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J Chem Phys. 2014 Jan 14;140(2):024701. doi: 10.1063/1.4858855.

Electronic structure changes during the surface-assisted formation of a graphene nanoribbon.

Author information

  • 1Ruprecht-Karls-Universität Heidelberg, Physikalisch-Chemisches Institut, Im Neuenheimer Feld 253, 69120 Heidelberg, Germany.
  • 2Universität Potsdam, Institut für Chemie, Theoretische Chemie, Karl-Liebknecht-Straße 24-25, 14476 Potsdam, Germany.
  • 3Freie Universität Berlin, Fachbereich Physik, Arnimallee 14, 14195 Berlin, Germany.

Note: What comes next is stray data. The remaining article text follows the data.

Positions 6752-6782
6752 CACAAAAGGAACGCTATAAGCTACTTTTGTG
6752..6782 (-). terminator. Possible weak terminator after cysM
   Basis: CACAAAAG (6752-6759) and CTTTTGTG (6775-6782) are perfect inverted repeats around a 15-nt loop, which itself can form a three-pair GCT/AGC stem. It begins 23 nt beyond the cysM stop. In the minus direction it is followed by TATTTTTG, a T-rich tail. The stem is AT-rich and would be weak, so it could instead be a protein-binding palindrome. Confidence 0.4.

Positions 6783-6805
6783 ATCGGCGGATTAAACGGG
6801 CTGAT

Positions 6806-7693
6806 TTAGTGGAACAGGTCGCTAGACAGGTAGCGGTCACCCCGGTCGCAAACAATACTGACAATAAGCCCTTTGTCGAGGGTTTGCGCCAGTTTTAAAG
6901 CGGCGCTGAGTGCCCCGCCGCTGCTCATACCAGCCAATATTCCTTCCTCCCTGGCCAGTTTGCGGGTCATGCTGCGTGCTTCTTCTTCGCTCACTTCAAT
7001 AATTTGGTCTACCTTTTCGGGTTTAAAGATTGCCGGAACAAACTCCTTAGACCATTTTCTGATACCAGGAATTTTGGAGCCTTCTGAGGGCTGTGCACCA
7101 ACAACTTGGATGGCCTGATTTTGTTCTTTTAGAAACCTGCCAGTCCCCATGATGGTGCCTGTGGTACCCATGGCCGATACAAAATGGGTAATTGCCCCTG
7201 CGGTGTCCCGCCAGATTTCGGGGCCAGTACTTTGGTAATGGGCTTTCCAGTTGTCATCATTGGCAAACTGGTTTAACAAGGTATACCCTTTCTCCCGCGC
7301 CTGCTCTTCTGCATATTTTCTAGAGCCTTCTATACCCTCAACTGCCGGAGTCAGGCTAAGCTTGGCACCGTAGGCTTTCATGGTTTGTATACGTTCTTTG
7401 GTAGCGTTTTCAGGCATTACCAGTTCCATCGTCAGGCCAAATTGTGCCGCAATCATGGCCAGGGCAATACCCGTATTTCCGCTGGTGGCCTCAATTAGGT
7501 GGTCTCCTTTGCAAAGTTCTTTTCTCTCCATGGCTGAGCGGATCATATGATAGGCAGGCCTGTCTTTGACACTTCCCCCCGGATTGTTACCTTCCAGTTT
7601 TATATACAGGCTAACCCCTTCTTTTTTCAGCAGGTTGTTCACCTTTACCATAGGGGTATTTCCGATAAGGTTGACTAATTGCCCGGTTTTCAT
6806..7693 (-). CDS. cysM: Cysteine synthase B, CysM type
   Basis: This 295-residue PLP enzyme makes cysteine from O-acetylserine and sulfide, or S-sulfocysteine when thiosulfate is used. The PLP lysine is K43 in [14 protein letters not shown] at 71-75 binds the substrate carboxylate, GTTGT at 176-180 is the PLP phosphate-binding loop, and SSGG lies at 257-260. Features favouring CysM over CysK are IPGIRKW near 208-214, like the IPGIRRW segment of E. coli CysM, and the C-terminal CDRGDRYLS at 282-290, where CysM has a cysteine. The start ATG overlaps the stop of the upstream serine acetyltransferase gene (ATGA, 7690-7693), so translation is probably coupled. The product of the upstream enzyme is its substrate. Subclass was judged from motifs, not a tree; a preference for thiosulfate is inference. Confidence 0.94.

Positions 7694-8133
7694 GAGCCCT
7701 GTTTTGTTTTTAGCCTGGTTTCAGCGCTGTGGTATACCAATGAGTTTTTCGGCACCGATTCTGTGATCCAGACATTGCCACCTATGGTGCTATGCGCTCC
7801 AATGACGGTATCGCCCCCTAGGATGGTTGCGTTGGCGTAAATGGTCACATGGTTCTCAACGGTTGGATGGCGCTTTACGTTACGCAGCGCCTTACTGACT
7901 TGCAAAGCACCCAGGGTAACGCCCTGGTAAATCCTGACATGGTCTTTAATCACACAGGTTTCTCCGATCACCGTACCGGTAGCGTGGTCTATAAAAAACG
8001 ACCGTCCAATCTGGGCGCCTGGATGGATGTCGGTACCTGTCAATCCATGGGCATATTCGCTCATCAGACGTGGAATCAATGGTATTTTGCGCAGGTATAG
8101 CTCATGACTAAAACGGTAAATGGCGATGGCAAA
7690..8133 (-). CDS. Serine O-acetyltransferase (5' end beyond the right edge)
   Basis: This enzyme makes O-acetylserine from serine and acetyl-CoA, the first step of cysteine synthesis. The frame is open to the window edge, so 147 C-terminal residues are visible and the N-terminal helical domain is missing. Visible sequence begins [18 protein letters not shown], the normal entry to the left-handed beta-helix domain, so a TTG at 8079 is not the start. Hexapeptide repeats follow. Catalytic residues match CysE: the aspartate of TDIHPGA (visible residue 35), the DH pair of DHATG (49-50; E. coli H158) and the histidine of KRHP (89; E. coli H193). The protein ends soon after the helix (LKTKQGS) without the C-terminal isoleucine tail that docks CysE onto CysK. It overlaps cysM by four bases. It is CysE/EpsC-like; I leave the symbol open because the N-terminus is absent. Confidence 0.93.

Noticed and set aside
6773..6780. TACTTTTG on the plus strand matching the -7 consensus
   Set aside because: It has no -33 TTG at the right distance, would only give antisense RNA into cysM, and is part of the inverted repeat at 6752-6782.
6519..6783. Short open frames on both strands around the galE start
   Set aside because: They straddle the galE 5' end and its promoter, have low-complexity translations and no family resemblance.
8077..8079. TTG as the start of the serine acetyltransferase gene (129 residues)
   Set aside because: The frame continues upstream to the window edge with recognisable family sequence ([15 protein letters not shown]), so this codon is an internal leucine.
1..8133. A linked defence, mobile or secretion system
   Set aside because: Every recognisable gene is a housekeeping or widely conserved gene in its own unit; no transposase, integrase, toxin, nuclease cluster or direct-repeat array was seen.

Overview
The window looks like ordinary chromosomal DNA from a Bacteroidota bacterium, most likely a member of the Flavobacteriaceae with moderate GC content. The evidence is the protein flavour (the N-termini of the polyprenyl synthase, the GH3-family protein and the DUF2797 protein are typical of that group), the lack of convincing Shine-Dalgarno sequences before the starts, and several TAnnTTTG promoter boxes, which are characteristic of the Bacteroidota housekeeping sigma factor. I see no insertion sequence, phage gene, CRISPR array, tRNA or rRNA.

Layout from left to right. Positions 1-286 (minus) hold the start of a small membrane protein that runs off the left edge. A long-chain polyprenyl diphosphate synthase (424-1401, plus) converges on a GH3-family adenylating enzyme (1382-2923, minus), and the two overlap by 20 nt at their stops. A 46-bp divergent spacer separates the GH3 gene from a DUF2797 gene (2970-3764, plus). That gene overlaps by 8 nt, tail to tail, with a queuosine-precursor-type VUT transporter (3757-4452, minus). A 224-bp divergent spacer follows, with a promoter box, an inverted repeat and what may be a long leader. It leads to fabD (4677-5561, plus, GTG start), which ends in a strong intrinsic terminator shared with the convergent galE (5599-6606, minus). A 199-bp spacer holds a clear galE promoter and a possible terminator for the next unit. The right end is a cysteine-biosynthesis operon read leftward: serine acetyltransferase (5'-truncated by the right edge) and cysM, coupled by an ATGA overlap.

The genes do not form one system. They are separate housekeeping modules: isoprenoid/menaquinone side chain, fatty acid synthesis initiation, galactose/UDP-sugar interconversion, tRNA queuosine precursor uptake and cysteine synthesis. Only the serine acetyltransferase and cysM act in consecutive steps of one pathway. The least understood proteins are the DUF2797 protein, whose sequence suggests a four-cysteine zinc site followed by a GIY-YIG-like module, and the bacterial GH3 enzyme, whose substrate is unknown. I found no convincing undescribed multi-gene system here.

High conductivity and a tunability of the band gap make quasi-one-dimensional graphene nanoribbons (GNRs) highly interesting materials for the use in field effect transistors. Especially bottom-up fabricated GNRs possess well-defined edges which is important for the electronic structure and accordingly the band gap. In this study we investigate the formation of a sub-nanometer wide armchair GNR generated on a Au(111) surface. The on-surface synthesis is thermally activated and involves an intermediate non-aromatic polymer in which the molecular precursor forms polyanthrylene chains. Employing angle-resolved two-photon photoemission in combination with density functional theory calculations we find that the polymer exhibits two dispersing states which we attribute to the valence and the conduction band, respectively. While the band gap of the non-aromatic polymer obtained in this way is relatively large, namely 5.25 ± 0.06 eV, the gap of the corresponding aromatic GNR is strongly reduced which we attribute to the different degree of electron delocalization in the two systems.

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